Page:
Now that you’ve blown your next two years’ bonuses on subprime mortgages and homebuilder stocks, you need a recovery strategy.
Look No Further – Solar Power
It’s irresistible. You can recoup your losses and fight global warming at the same time. Solar power companies are both friendly to the environment and hugely profitable. No gambling on an unknown startup.
First Solar Inc., a Phoenix-based company that makes modules used in solar power panels, reported its third-quarter profit was up 10 times to $46 million, or 58 cents a share, as sales more than tripled to $159 million.
Demand for solar power equipment is growing at an annual rate of 40 percent. Google Inc., the Internet search engine company, just announced it would spend hundreds of millions of dollars to develop alternative forms of energy such as solar power. It plans to reduce the electricity costs of its power-hungry computers and sell cheaper energy to others.
While solar power equipment, like any new technology, is relatively expensive, subsidies from national and state governments make it affordable for business and homeowner customers and profitable for the manufacturers.
So profitable that First Solar, which went public a year ago, now has a total stock market value of almost $17 billion, exceeding that of either General Motors Corp. or Ford Motor Co. If you don’t think that’s a big deal, consider that the solar power company’s value isn’t that far behind the $23 billion number for NYSE Euronext, which owns the world’s biggest stock exchange and has been a hot stock much of this year.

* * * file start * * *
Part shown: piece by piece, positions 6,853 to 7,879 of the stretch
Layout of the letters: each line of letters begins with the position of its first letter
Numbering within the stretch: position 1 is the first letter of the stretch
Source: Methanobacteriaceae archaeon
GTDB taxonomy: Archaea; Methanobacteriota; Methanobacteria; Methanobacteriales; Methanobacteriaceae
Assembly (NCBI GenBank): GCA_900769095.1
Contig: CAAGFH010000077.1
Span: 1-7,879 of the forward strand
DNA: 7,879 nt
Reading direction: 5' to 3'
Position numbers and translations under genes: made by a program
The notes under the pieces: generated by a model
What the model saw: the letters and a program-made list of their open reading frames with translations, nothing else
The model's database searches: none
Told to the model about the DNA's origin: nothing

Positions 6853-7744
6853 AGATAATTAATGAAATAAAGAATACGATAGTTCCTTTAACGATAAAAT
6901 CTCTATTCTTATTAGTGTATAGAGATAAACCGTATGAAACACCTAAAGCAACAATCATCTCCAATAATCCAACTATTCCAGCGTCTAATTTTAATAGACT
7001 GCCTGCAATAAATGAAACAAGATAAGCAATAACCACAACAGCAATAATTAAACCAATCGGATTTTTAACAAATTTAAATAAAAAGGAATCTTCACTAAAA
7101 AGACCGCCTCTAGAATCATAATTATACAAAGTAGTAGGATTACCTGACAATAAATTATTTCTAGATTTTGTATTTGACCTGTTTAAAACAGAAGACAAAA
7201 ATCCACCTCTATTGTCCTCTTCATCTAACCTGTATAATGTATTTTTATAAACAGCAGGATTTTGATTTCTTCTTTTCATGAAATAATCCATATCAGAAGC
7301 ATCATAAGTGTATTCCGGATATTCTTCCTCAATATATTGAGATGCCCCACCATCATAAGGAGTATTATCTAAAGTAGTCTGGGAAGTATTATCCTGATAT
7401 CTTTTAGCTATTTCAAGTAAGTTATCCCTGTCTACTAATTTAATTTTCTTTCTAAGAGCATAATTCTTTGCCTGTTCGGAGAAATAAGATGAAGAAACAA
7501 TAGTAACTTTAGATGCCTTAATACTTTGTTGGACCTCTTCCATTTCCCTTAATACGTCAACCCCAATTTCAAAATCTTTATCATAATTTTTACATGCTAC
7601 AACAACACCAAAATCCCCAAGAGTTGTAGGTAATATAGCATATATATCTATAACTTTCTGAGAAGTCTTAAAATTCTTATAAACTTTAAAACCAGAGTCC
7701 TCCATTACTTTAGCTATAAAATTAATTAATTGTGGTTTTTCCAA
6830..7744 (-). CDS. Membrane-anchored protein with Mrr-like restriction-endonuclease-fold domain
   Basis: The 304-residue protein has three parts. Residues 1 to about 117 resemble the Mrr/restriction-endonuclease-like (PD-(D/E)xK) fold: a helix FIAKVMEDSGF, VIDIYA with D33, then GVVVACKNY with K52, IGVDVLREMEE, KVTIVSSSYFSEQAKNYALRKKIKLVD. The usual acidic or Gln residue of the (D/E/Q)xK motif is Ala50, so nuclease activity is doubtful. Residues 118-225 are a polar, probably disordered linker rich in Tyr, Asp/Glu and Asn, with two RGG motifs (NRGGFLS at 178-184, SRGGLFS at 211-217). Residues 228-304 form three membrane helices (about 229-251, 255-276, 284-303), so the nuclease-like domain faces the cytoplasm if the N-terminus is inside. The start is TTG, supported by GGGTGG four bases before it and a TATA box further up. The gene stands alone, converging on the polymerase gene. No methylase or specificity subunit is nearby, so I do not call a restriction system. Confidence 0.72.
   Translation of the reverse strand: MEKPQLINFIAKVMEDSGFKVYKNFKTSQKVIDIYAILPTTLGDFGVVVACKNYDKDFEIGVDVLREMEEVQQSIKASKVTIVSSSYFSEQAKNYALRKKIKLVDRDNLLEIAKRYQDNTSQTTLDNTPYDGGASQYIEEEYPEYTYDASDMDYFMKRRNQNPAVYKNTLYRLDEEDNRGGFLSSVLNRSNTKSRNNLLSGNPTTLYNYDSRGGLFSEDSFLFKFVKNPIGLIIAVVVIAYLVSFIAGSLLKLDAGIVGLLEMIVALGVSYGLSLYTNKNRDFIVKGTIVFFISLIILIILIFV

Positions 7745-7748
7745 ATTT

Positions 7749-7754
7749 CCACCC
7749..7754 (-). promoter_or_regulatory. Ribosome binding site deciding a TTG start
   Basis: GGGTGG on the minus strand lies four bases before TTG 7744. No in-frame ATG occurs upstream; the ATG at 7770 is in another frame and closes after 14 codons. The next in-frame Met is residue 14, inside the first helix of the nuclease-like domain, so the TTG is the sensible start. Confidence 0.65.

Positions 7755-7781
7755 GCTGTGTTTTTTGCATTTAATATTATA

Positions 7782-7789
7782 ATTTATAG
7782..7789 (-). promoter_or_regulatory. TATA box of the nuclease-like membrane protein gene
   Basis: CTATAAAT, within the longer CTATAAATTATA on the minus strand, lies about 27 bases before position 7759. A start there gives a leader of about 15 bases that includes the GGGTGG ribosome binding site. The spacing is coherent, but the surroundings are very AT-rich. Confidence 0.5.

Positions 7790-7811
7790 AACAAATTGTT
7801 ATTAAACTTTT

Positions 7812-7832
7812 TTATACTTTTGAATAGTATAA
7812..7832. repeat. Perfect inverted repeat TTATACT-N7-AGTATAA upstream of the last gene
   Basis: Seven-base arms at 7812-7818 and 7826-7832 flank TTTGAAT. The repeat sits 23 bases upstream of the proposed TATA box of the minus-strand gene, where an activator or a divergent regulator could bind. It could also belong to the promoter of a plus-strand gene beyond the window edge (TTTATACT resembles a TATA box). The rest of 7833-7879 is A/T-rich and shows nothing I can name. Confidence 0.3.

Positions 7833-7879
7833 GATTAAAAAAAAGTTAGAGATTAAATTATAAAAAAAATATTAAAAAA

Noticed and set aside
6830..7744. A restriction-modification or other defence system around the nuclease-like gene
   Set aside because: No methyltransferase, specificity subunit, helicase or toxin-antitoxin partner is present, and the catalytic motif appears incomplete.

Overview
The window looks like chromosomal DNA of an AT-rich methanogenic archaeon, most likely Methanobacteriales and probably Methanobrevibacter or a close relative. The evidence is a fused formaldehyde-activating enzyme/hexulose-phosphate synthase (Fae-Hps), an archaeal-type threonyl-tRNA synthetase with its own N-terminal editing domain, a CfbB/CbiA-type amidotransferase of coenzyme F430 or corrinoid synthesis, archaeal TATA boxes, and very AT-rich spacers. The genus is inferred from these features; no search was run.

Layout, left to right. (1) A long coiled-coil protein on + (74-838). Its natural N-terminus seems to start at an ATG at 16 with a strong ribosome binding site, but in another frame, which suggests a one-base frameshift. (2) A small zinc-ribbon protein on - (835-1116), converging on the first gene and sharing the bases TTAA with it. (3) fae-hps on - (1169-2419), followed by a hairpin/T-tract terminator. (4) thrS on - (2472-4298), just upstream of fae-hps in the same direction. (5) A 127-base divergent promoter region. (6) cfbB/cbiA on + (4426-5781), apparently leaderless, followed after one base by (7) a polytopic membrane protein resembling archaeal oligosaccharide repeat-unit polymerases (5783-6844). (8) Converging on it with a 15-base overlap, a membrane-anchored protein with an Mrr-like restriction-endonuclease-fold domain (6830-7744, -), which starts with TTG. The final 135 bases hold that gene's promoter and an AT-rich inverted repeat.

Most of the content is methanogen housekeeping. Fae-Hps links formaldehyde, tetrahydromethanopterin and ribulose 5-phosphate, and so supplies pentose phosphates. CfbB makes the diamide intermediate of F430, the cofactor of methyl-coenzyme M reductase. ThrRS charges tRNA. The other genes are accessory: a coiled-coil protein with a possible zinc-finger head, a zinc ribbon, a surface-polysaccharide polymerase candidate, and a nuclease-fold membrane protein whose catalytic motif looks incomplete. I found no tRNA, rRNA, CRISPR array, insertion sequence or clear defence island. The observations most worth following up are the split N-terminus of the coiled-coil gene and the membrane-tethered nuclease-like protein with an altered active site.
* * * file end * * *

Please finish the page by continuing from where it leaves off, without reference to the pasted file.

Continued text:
Global Spread of Solar Power
You can play solar power all over the world. Q-Cells AG in Thalheim, Germany, reported third-quarter profit of 34 million euros ($50 million) and this month forecast 2009 sales of 1.7 billion euros, compared with 540 million euros in 2006. Q-Cells, which makes the solar power cells that make the modules that make the panels, is even more inviting if you think the euro will continue to rise against the dollar.
There’s a China angle too. Suntech Power Holdings Co. in Jaingsu province, makes solar power cells and had a third-quarter profit of $53 million. Its shares have more than doubled this year in New York Stock Exchange trading.
Demand for solar power equipment may be just beginning to grow. Increased sales will help manufacturers bring down their unit costs. The price of refined silicon, a key ingredient for solar power products, should decline as the capacity for making the material grows.
Solar Power A Bit Pricey?
Solar power stocks aren’t for the fainthearted, though that won’t bother you. Skeptics will advise against buying First Solar or, say, SunPower Corp., a Sunnyvale, Calif., maker of solar power panels that stands to get as much as $190 million in financing from Morgan Stanley, even though they are both in the black.
First Solar trades at 288 times earnings in the latest 12 months, SunPower at 275 times, while the price-to-earnings ratio on Google, everybody’s favorite speculation, is 56.
Don’t listen. After all, based on estimated profit for 2007, First Solar’s P/E is a mere 170, SunPower’s 98.
Oh sure, there’s also a chance you might bet on the wrong company. Some upstart may develop superior technology. Or solar power may never be profitable without government handouts. Ethanol as an alternative energy has had a rocky road.
Forget the warnings. You can be partners with Al Gore and the kids at Google—and you need a winner. Leap for the sun.